Nishkarshana, Niṣkarṣaṇa: 6 definitions



Nishkarshana means something in Hinduism, Sanskrit. If you want to know the exact meaning, history, etymology or English translation of this term then check out the descriptions on this page. Add your comment or reference to a book if you want to contribute to this summary article.

The Sanskrit term Niṣkarṣaṇa can be transliterated into English as Niskarsana or Nishkarshana, using the IAST transliteration scheme (?).

Languages of India and abroad

Sanskrit dictionary

[«previous next»] — Nishkarshana in Sanskrit glossary
Source: DDSA: The practical Sanskrit-English dictionary

Niṣkarṣaṇa (निष्कर्षण).—

1) Drawing out, extracting, pulling off; ब्राह्ममस्त्रं प्रियाशोकशल्यनिष्कर्षणौषधम् (brāhmamastraṃ priyāśokaśalyaniṣkarṣaṇauṣadham) R.12.97.

2) Deducting.

Derivable forms: niṣkarṣaṇam (निष्कर्षणम्).

Source: Cologne Digital Sanskrit Dictionaries: Edgerton Buddhist Hybrid Sanskrit Dictionary

Niṣkarṣaṇa (निष्कर्षण).—nt. (in Sanskrit not in this exact sense; in meaning = Pali nikkaḍḍhanā), expulsion, ejection (of a person from a place): °ṇam Mahāvyutpatti 8436.

Source: Cologne Digital Sanskrit Dictionaries: Benfey Sanskrit-English Dictionary

Niṣkarṣaṇa (निष्कर्षण).—i. e. nis -kṛṣ + ana, n. 1. Drawing out, [Raghuvaṃśa, (ed. Stenzler.)] 12, 97. 2. Putting off, 7, 63.

Source: Cologne Digital Sanskrit Dictionaries: Monier-Williams Sanskrit-English Dictionary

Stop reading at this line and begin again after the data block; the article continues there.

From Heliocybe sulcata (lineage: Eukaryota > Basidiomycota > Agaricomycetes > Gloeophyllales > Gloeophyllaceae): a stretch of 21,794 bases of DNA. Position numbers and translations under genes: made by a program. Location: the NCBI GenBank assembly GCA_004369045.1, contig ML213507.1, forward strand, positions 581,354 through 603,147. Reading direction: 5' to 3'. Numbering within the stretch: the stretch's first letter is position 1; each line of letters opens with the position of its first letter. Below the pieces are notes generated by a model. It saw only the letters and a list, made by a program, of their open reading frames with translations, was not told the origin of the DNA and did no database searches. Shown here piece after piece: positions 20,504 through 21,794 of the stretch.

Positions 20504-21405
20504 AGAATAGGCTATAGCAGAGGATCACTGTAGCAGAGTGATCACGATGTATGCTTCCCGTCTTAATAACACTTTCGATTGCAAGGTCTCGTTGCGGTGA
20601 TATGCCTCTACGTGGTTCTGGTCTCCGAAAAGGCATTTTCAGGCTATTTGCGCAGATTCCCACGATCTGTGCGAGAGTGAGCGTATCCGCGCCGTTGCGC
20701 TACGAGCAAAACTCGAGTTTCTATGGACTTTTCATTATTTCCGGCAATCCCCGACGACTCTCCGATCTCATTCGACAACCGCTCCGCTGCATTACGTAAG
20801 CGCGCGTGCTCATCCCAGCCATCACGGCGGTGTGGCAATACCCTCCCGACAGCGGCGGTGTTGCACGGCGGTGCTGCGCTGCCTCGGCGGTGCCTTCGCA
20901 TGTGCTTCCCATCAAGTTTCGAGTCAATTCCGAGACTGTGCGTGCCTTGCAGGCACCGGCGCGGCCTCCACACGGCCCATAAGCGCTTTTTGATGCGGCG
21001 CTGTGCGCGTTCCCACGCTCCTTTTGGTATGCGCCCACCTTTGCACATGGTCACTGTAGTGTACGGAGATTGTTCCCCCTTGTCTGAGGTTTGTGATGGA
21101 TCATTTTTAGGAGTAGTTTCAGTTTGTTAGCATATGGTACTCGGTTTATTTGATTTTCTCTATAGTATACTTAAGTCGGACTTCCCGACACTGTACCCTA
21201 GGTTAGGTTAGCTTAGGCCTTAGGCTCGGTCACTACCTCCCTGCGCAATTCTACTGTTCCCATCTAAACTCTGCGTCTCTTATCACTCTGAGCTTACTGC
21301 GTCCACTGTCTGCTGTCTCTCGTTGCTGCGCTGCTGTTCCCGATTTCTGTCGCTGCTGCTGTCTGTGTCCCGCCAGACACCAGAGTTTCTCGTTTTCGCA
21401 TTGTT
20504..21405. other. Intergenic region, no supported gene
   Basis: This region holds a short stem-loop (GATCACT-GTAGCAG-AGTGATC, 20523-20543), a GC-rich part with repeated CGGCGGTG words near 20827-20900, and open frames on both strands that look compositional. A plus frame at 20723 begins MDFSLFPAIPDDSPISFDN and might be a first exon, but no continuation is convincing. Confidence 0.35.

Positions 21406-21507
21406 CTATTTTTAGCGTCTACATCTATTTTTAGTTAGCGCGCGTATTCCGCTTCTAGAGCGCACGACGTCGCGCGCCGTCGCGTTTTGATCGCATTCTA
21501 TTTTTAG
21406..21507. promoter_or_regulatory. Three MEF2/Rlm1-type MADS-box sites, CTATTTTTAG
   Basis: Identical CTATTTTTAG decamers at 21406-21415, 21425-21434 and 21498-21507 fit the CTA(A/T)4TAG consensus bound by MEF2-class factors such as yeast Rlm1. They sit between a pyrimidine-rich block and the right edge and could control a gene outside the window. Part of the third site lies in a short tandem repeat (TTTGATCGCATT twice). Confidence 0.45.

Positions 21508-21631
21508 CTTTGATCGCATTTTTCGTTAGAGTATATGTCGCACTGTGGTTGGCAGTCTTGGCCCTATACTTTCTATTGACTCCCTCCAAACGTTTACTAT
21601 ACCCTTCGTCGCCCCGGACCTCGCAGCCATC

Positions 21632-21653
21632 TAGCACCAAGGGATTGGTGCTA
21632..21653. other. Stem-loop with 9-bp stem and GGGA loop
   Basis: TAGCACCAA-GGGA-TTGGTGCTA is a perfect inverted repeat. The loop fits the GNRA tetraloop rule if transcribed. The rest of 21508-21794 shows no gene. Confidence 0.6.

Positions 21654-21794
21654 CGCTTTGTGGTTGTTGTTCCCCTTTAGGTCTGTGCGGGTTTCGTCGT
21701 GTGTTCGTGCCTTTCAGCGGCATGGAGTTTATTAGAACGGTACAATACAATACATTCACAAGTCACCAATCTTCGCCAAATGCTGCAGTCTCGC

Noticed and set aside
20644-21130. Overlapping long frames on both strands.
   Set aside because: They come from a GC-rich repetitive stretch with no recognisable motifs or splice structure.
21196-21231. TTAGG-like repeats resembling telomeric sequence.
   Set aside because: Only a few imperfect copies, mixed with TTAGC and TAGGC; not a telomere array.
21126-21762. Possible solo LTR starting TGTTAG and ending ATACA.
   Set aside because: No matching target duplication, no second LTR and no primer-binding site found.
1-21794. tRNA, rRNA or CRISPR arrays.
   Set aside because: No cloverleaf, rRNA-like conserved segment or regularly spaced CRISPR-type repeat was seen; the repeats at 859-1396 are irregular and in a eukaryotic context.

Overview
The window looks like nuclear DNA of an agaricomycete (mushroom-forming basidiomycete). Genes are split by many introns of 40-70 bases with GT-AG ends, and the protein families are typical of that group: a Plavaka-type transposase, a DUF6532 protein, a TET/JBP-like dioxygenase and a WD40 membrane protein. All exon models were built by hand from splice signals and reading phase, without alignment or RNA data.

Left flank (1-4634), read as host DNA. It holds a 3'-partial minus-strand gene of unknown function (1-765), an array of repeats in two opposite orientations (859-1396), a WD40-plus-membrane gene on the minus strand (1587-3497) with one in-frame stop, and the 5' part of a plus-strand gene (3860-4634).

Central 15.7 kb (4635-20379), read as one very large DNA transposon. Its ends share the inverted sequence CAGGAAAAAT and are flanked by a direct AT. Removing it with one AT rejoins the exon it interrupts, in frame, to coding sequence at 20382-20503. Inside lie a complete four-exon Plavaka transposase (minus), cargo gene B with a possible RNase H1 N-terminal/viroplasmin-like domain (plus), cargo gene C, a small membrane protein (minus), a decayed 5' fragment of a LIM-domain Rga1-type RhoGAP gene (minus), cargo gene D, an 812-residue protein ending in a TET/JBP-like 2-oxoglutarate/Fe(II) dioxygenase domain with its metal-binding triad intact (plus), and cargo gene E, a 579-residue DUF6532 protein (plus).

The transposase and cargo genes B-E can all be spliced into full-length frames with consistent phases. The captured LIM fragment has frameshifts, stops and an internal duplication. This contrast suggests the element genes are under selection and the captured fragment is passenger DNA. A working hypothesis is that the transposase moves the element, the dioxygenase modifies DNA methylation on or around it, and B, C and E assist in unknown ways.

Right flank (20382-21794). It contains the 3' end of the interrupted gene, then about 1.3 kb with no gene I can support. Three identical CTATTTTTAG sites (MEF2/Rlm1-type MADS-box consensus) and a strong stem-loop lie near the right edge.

Niṣkarṣaṇa (निष्कर्षण):—[=niṣ-karṣaṇa] [from niṣ-kṛṣ] n. drawing out, extracting, taking off, [Raghuvaṃśa]

[Sanskrit to German] (Deutsch Wörterbuch)

Source: Cologne Digital Sanskrit Dictionaries: Böhtlingk and Roth Grosses Petersburger Wörterbuch

Niṣkarṣaṇa (निष्कर्षण):—(wie eben) n.

1) das Herausziehen [Vyutpatti oder Mahāvyutpatti 194.] śalya [Raghuvaṃśa 12, 97.] —

2) das Abziehen, Ablegen: śirastra [Raghuvaṃśa 7, 63.]

context information

Sanskrit, also spelled संस्कृतम् (saṃskṛtam), is an ancient language of India commonly seen as the grandmother of the Indo-European language family (even English!). Closely allied with Prakrit and Pali, Sanskrit is more exhaustive in both grammar and terms and has the most extensive collection of literature in the world, greatly surpassing its sister-languages Greek and Latin.

Discover the meaning of nishkarshana or niskarsana in the context of Sanskrit from relevant books on Exotic India

See also (Relevant definitions)

Relevant text

Like what you read? Consider supporting this website: